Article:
They call them “French Toast Runs.”
The weather report predicts snow, high winds, and freezing rain the next day, and nervous folks head to the grocery store to stock up on eggs, bread and milk – the stuff you need for French toast. Not that they will make French toast, mind you. No, we’re talking survival, and you need eggs, bread and milk to fend off starvation, so you don’t have to eat the family dog if things get really bad.
Out here in the Big Empty, where winter arrives early and stays long, you notice that it’s tough finding a close-in parking spot at Walmart the day before a storm. Same with the liquor stores, as “be prepared” folks batten down the hatches. They need their French toast supplies, and a box of cheap wine, commonly known as “cardbordeaux.”
I have Facebook friends who express horror when I post photos of bad weather. “Oh NO!” they reply when I show snow blasting past my back door, horizontally, in a 50-mile-per-hour wind. (Hey, look on the bright side. If the snow doesn’t land, I don’t have to shovel it. It’s Nebraska’s problem.)
“I could never live out there!” they say. (They use a lot of exclamation marks.) These are people who live in areas that see a lot of tornadoes, or hurricanes, or flooding, but they could never live here, where we get a snow day every now and then. Where the worst that can happen is the satellite TV gets interrupted for a while. And the unprepared might run low on eggs, bread and milk.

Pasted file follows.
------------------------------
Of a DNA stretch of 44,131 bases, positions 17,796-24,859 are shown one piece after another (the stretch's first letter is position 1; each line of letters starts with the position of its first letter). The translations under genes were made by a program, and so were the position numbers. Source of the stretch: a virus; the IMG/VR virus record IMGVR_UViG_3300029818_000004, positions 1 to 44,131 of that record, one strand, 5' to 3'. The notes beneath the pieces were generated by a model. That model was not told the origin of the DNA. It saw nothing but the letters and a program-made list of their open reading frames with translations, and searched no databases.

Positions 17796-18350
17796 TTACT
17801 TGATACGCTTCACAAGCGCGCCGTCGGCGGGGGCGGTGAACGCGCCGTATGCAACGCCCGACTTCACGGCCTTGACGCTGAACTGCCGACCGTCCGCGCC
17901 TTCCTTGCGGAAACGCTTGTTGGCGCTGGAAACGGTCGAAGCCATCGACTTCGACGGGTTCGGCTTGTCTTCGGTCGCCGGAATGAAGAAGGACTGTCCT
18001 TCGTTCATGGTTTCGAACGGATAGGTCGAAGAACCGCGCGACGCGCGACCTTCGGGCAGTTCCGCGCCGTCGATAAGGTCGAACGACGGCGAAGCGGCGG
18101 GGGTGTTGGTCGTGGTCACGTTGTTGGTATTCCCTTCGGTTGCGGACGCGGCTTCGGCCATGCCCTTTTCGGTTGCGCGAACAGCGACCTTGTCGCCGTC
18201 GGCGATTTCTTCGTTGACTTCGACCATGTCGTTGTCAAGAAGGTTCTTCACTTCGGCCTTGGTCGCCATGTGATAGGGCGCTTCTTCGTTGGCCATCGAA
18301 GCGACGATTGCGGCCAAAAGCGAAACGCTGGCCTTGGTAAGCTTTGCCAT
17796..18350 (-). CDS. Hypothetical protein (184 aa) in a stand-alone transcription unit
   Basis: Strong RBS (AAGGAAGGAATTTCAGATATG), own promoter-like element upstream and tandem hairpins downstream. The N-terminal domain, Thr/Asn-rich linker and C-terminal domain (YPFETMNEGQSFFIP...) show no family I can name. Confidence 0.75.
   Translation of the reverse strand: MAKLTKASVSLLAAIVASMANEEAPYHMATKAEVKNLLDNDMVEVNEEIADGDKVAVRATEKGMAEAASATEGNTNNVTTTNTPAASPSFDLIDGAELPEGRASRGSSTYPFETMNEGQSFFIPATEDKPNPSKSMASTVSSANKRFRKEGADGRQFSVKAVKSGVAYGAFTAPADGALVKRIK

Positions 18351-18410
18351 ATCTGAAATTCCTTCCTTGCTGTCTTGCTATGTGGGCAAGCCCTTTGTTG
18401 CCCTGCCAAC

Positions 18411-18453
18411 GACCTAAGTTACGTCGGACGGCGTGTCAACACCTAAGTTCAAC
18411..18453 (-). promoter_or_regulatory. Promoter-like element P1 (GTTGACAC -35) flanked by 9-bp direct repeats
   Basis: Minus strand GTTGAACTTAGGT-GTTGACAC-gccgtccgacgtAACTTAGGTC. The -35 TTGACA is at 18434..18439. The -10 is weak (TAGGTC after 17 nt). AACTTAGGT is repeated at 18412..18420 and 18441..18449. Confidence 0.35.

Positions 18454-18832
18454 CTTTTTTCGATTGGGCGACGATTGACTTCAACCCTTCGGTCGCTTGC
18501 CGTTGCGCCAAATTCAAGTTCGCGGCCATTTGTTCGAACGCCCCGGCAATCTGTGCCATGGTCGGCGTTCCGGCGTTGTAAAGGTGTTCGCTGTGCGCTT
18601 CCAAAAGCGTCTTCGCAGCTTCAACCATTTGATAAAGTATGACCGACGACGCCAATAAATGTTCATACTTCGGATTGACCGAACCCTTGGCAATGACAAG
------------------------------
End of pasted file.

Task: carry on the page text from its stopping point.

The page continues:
Our distant friends are nice, sympathetic folks, but I can’t help but think of them as weather wimps. Many of them beat a path to southern states in September, and you don’t see them again until the Fourth of July, or later if the mosquitoes are bad.
Sounds boring to me. How much golf can you play? But they’re feisty, sending pictures of leisurely dinners out on the patio in mid January, surrounded by plants, rubbing it in as the storms rage outside my window.
“How’s the weather up there?” they ask. And while they don’t say it, you know they’re thinking, “you sap.” They call themselves “snow birds,” but I think of them as “sunshine soldiers,” absent without leave from the seasons.
I come from hardy stock, sturdy Corn Belt people who lived and worked in Chicago, then headed NORTH when they retired, to Wisconsin. And where they hunkered down, between the lakes, when Gordon Lightfoot’s “gales of November” howled outside. It was good for them – my mother lived to be just five months short of 100.
“I’m not going to work tomorrow,” I said to my charming wife, The Wife, last Sunday, as bad weather was predicted for Monday. “And I don’t care what my boss thinks.” We both got a laugh out of that, because neither of us have had a job to go to, or a boss (other than each other) for going on five years now. We’re retired, so every day is Saturday, or a snow day. And since we followed that advice you hear on the radio to “save money now, so you’ll have money later,” having enough French toast ingredients is not a problem. We’re good Boy Scouts.
Some years back, when I was still working in Central Illinois, a huge snowstorm hit over a weekend. The mayor asked everyone to stay inside so heavy equipment could clear the streets.
I was prepared. I had a good book from the library, and a comfortable easy chair next to an upstairs window. I spent a perfect day doing my civic duty, warm and cozy, as the storm raged outside. We made a pot of ham and bean soup, and had it with grilled cheese sandwiches for supper.
It was one of the most perfect days of my life.
An old friend recently moved from Illinois to Florida. The other day, I asked him if he had fired up his snow blower in preparation for winter.
“I’ll do it right after margaritas on the beach,” he replied.
Dave Simpson has been a newsman for four decades, working as a reporter, editor, publisher and columnist. He lives in Cheyenne. He can be reached at firstname.lastname@example.org.